The major three bones that form the knee joint are shin bone (tibia), the thigh bone (femur) and the knee cap (patella). These are all covered with a smooth cartilage layer.
There are two types of cartilage, articular and meniscus. Articular cartilage is a slippery substance that covers the ends of the femur, tibia, and back of the patella. It helps the knee bones glide against each other smoothly while bending or straightening the leg. The meniscus is a shock absorber that is located between the femur and tibia. It gives a cushioning effect on the joint and stabilizes it.
Bones are connected by ligaments which will keep the knee stable. There are four ligaments surrounding the knee. The two collateral, medial collateral ligament, and lateral collateral ligament are located at either side of the knee The other two cruciate, anterior cruciate and posterior cruciate are present inside the knee joint.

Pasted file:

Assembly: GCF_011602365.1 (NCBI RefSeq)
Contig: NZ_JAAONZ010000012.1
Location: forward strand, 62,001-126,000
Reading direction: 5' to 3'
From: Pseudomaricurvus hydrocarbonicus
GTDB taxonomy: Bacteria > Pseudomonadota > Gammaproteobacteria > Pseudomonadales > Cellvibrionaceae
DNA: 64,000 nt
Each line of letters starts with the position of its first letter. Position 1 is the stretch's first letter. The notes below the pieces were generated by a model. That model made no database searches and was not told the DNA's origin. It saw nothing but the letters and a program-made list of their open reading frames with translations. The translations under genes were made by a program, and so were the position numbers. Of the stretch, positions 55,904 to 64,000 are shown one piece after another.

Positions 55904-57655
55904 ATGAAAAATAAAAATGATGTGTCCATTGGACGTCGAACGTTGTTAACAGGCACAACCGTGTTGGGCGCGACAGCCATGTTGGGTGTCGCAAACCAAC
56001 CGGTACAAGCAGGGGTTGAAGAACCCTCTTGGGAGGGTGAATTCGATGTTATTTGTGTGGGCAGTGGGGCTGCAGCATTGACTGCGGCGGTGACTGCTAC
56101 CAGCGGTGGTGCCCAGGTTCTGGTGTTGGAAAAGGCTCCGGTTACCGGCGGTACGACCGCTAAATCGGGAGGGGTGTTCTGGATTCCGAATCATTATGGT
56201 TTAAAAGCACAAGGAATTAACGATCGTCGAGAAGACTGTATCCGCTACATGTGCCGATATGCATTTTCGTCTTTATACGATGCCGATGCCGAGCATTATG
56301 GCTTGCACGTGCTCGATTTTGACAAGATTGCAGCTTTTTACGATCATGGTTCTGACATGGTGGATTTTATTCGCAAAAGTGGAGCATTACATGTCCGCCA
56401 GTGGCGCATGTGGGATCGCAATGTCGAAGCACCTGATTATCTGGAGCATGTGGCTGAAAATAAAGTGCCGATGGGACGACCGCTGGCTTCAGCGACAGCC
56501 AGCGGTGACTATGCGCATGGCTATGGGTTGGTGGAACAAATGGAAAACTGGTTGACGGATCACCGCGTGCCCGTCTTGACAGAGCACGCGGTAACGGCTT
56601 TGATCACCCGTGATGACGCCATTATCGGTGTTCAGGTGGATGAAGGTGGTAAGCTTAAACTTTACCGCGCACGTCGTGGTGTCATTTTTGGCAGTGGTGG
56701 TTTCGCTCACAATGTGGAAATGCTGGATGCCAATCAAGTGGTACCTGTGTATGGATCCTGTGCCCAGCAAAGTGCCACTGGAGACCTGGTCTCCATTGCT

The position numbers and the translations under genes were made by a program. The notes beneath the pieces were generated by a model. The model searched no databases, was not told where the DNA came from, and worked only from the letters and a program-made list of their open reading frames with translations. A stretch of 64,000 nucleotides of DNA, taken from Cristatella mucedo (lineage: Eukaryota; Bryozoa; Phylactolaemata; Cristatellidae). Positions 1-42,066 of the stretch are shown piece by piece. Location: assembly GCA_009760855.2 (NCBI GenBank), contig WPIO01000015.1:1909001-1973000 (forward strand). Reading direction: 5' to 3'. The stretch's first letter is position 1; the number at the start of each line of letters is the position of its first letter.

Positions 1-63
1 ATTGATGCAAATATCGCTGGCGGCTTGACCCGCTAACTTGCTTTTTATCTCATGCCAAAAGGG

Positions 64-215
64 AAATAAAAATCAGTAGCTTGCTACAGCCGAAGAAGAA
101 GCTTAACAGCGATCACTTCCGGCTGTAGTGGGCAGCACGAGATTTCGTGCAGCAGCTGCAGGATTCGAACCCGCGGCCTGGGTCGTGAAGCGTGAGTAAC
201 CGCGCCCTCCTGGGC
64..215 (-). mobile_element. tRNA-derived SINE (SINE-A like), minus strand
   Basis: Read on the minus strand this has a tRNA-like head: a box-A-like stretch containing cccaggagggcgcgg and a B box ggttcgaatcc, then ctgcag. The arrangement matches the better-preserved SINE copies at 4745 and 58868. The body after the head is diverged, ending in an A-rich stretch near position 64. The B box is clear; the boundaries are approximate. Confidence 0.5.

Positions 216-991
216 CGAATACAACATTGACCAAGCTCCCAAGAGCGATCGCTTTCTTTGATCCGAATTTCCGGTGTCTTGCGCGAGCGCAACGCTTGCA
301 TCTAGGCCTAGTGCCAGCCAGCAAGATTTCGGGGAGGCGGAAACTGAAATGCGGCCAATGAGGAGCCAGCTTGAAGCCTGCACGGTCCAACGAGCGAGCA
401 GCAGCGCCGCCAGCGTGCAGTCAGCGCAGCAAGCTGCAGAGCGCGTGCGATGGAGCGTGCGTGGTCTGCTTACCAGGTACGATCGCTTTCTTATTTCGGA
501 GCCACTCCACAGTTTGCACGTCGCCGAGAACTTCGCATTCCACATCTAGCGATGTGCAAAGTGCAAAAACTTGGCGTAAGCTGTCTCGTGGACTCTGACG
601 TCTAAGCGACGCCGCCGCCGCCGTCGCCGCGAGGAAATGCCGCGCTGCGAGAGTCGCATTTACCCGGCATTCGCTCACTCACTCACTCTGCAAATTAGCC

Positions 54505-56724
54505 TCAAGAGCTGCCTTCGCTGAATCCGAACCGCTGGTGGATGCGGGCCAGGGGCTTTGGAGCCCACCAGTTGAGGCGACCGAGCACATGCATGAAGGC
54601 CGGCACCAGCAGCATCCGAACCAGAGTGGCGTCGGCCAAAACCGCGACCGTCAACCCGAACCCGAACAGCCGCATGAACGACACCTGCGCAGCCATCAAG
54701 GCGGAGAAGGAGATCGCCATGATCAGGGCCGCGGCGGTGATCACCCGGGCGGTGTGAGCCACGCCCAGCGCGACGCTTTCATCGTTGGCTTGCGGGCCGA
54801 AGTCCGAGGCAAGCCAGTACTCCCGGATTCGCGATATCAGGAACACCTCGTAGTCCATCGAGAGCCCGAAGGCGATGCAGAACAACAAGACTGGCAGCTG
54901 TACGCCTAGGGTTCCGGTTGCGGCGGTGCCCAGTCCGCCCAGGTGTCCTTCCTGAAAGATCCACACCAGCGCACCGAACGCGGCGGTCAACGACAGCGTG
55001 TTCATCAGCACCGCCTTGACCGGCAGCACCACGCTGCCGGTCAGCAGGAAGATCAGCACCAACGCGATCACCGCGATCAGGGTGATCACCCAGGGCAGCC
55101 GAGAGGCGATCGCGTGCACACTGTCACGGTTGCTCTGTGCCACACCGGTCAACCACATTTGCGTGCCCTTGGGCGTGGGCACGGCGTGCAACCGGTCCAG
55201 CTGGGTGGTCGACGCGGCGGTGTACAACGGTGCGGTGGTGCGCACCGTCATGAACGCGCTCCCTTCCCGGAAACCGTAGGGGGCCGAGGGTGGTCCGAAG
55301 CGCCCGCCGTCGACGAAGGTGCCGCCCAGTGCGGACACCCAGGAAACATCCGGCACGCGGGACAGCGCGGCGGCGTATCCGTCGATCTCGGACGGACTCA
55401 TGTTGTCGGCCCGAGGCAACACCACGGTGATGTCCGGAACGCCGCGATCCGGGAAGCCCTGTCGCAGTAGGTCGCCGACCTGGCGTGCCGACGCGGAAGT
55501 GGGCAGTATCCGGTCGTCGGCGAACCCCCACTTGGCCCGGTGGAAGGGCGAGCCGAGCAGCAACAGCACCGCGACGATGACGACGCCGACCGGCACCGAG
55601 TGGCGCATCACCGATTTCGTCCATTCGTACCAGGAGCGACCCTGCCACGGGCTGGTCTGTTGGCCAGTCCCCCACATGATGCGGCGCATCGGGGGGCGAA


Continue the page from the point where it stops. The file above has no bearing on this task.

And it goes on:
Muscles and tendons:
Muscles cause the knee to move back and forth whereas a tendon connects the muscle and the bone. The knee joint is affected by two primary muscle groups. Quadriceps muscles offer strength and power in knee straightening (extension), and hamstring muscles offer strength and power in knee bending (flexion).
It is a thin lining that surrounds the knee joint. The synovial cells release a slippery, viscous fluid that lubricates the cartilage and reduces friction with the movement.
This is a thin and slippery fluid-filled sac found between the bone and the soft tissue. Similar to the cartilage that reduces friction between the bones, bursae limits friction between the bones and the soft tissues (muscles and tendons). There are several bursae in the knee.